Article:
Photo by Tobias Bju00f8rkli on

This morning when my three-year-old creaked open the door at 5:30am, my body felt like cement bricks. I sent him out with a tablet and closed my eyes hoping when my alarm went off in an hour, everything would feel different. My five-year-old climbed in bed with me at 6am, and I knew there was no chance of any more sleep. I still held onto hope, though, that this awfully heavy feeling would leave my body.

I met two friends to run, we meant to run five miles, but I struggled the whole way out and finally stopped short at 3.5 miles. One kept going, one walked in with me. Disappointment and guilt joined my walk as I felt bad for interrupting their runs with my bricks. As I drove home, I swallowed the emotions trying to escape with tears.

I look forward to these Saturday morning runs. It has felt good to run without being completely motivated by anorexia. I had some really good runs earlier in the week where we accidentally went a faster pace, all while talking and feeling good.

Suddenly, everything I enjoy seems pointless and dull.

Even my kids, who just want to love me and be loved. When I walked in the door from my run, they both came running to me, as they usually do, with big hugs and big smiles, yelling, “Mommy’s home!!!!!” All the work I’ve done recently has led me to feel that love and those precious hugs. This morning, I couldn’t feel it. I wanted them to get off of me and go away, so they might be protected from noticing my lack of presence. I am so sad tomorrow is mother’s day. Last year I spent it suffocating inside severe depression and I remember looking at my children and feeling expansive guilt. I do not deserve their love. I deserve no one’s love, I remember thinking. I spent my gift, a weekend to myself in a hotel room, a weekend soon after, just trying to survive. I kept trying to do things I wanted to do, only to find myself in the hotel bed, crying alone, wishing I wasn’t alive.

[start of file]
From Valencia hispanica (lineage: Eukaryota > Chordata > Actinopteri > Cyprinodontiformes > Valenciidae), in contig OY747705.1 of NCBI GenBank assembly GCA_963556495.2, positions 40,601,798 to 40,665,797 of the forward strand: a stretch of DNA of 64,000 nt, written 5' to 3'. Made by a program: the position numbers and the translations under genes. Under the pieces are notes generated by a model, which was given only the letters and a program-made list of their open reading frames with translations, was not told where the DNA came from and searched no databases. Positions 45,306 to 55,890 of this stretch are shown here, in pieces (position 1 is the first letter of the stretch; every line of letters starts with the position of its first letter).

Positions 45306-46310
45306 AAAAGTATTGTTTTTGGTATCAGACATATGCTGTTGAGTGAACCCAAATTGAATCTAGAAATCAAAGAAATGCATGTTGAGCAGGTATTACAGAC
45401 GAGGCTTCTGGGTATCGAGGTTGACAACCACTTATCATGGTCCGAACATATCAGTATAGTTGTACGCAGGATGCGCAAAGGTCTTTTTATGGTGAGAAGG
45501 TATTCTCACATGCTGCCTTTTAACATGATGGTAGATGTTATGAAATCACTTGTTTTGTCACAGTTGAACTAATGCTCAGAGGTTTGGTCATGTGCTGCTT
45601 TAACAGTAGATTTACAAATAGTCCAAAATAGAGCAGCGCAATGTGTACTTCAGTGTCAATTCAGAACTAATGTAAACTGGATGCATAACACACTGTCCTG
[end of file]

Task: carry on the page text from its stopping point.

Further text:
That severe depression has only shown it’s face in relatively brief periods of time over the last 7 months, as opposed to months and months on end of hopelessness and praying for God to end it. But it feels rotten that depression has shown up now, when all I really want is to be present with my kiddos and feel joy with them.

When you’re in the middle of a situation that you’re longing to experience joyfully, but you just cannot, it’s quite terrible.

The idea of a break with my therapist seems appropriate and logical and maybe even necessary. At the very least, a break from her office space is needed.

But a break also feels abandoning. Even though it was my idea. Even though she has said she doesn’t want a break, but will respect what I want to do. Even though she tearfully said all of that which shows me the level of truth and love in her words. It feels like I was standing on a pier and an unexpected storm came in, taking out the supports and catapulting me into the roaring ocean waves.

If it’s necessary to take a break why does it feel so threatening? So utterly abandoning?

Because there are two separate but woven together parts of myself: the eating disorder part, and the traumatized part. One is a manager, the other is a small child. Little-me wants nothing to do with a break, and has heavily depended on support from my therapist to keep growing. Taking that support, taking a mom from her child, seems punishing and even traumatizing to a child. What’s left, because we aren’t done with the therapeutic work, is my eating disorder. My eating disorder represents parental love. If I can just weigh this double-digit number, my parents will love me.

A self-imposed break seems unavoidable. How can I go back to the space without being so triggered and get work done beyond moving through the panic and anxiety that is triggered? It seems like the only answer is time and distance.

A self-imposed break is also going to drown little-me. It’s already what I’m experiencing. This depression is real, and horrible, and incredibly unfortunate.

I know my therapist still loves me. I’ve learned, though, that I need to physically feel it to feel secure in it. It’s why I had unmet emotional needs my entire childhood, my parents rarely met my love language needs. And even used my needs against me or punished me for wanting or having those needs.

The abandoning part is leaving a traumatized child in the middle of the trauma (work). Because she hasn’t learned how to completely cope yet without her mom. But there’s really no way around it.

So I guess I sit with depression. And hope it doesn’t consume me to the point that it did last May & June. My heart is broken for the parts of me that find it hard to even have the idea of a break on the table, let alone follow through with it.

6 thoughts on “Break (-ing)

  1. I want to rely to this, but I don’t know what to say, really. I feel so much of this, too. I have tried to have compassion for my body when it feels like lead and begs me not to push it. I’ve tried to convince myself that we don’t “deserve” any of it—the good or the bad. That our kids really don’t “deserve” our love, either, but we give it, unconditionally, and they do, too. 💞

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